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Barrett at a rally in Jena, Louisiana, September 2007.

Richard Barrett (born 1943) is an American lawyer, white nationalist and self-proclaimed leader in the nationalist Skinhead movement. Barrett is a speaker and editor of the All The Way monthly newsletter. He is general counsel of the Nationalist Movement, which he founded in Mississippi.

Barrett was born in New York City, and according to his biography, his family moved away to avoid the influx of Jewish and Puerto Rican immigrants. He graduated from Rutgers University, later returning his diploma to a Marxist professor Eugene Genovese, following infantry service in the Vietnam War. He graduated from Memphis State University Law School in 1974.

In 1968, Barrett served as executive director of the South Carolina branch of the American Independent Party, on behalf of George C. Wallace's presidential bid. He organized and chaired Youth for Wallace, and in 1969 he organized and chaired the National Youth Alliance (which later transformed into the National Alliance). In 1976, he was chairman of Democrats for Reagan, and in 1977 he served as judge-advocate of the Veterans of Foreign Wars.

In 1982, Barrett published The Commission, a memoir advocating the resettlement of "those who were once citizens" to "Puerto Rico, Mexico, Israel, the Orient and Africa." Contending that non-whites, especially blacks, were inferior: "The Negro race... possess[es] no creativity of its own [and] pulls the vitality away from civilization." He advocated sterilization and abortions of the "unfit."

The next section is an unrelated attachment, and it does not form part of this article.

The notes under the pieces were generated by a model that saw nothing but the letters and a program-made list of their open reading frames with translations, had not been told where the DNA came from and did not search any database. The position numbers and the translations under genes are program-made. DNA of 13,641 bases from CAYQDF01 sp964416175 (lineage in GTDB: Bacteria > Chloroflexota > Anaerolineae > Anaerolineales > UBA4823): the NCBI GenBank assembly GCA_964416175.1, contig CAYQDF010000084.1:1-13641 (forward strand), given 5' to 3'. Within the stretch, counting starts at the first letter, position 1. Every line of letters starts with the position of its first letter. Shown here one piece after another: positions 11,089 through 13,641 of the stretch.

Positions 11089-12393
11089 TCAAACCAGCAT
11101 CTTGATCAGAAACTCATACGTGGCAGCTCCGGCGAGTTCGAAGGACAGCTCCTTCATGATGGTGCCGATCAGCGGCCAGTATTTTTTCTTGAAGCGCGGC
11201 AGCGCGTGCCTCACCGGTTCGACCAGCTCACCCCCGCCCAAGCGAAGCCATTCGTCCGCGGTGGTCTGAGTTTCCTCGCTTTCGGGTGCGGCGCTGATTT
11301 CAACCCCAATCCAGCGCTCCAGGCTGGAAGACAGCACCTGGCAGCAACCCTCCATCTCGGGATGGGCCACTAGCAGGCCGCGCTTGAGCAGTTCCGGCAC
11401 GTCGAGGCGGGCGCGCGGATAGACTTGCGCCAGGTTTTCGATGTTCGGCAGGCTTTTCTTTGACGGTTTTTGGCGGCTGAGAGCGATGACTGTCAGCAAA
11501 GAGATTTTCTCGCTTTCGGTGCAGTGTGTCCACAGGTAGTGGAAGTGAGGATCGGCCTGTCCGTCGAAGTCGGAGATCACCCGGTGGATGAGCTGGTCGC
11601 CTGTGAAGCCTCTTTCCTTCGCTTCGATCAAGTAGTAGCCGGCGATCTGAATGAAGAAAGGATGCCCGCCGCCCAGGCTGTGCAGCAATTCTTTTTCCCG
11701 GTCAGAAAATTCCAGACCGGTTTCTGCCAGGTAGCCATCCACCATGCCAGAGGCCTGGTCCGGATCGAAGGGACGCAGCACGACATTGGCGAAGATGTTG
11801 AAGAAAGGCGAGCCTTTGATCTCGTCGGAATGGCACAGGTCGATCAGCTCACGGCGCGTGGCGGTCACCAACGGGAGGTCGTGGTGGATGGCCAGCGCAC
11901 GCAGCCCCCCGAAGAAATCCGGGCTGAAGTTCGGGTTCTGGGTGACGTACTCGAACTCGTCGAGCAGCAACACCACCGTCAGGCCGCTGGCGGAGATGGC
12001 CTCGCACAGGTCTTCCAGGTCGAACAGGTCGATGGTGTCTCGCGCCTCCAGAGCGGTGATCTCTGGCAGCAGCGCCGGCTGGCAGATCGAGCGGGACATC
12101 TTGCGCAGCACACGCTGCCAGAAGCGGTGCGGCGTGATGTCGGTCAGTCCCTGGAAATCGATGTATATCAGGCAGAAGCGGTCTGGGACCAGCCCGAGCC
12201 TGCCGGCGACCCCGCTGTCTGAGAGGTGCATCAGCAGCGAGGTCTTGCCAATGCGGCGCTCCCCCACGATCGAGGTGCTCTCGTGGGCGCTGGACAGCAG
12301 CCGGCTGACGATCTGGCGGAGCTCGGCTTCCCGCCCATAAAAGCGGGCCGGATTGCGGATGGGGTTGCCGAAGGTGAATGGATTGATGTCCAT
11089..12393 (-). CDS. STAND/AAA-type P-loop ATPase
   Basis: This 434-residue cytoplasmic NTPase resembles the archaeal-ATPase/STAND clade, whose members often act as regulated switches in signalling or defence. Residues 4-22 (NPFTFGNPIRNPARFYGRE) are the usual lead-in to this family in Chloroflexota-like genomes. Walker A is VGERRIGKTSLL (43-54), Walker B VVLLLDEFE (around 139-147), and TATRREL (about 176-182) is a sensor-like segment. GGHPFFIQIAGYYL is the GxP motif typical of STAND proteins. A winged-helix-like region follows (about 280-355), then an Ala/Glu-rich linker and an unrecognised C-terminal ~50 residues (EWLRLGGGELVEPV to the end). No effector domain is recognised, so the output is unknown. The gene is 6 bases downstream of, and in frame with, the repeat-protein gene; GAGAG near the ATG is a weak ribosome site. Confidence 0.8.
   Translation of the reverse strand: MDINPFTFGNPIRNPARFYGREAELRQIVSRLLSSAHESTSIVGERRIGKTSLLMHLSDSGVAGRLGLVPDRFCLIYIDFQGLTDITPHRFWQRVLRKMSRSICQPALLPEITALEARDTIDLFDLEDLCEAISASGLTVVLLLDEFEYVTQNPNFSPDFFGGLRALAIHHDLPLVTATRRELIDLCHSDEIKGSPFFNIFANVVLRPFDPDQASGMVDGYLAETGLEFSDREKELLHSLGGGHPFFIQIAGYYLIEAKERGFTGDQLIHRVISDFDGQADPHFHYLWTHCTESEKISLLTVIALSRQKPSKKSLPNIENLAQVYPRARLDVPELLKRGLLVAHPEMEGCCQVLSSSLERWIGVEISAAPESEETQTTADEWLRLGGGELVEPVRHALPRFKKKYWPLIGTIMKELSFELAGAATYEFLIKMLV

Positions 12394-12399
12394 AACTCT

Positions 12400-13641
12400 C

In 1989 Barrett visited England. He attended the Annual General Meeting of the National Front political party where he signed "The New Atlantic Charter" pledging solidarity between the party and the Nationalist Movement.[1] He also linked up with Alan Harvey to support apartheid in South Africa.[2] The following year Barrett played host to Nick Griffin.[3]

In 1992, Barrett argued the case of Forsyth County, Georgia v. The Nationalist Movement before the United States Supreme Court. In 2004, Barrett organized a booth at the Mississippi State Fair for the public to shake hands with Edgar Ray Killen and sign a petition of support. Killen, who did not appear, was later convicted of manslaughter for his role in the 1964 Ku Klux Klan-led murders of three civil rights activists. In an interview, Barrett predicted that the nation would rally around Killen.[4] Barrett represented Tennessee activist James L. Hart in 2006, when Hart was removed from the ballot by the GOP on the grounds of not being a bona fide member of the party due to his promotion of eugenics.[5]


  1. ^ The New Atlantic Charter on the Nationalist Movement website
  2. ^ Nationalist Movement website
  3. ^ Nationalist Movement website
  4. ^ White Supremacists and the Mississippi State Fair : NPR
  5. ^ "Lawyer says Hart could challenge disqualification -- Law state used wasn't 'prequalified,' he says;" Bartholomew Sullivan. The Commercial Appeal. Memphis, Tenn.: Apr 20, 2006. pg. B.11

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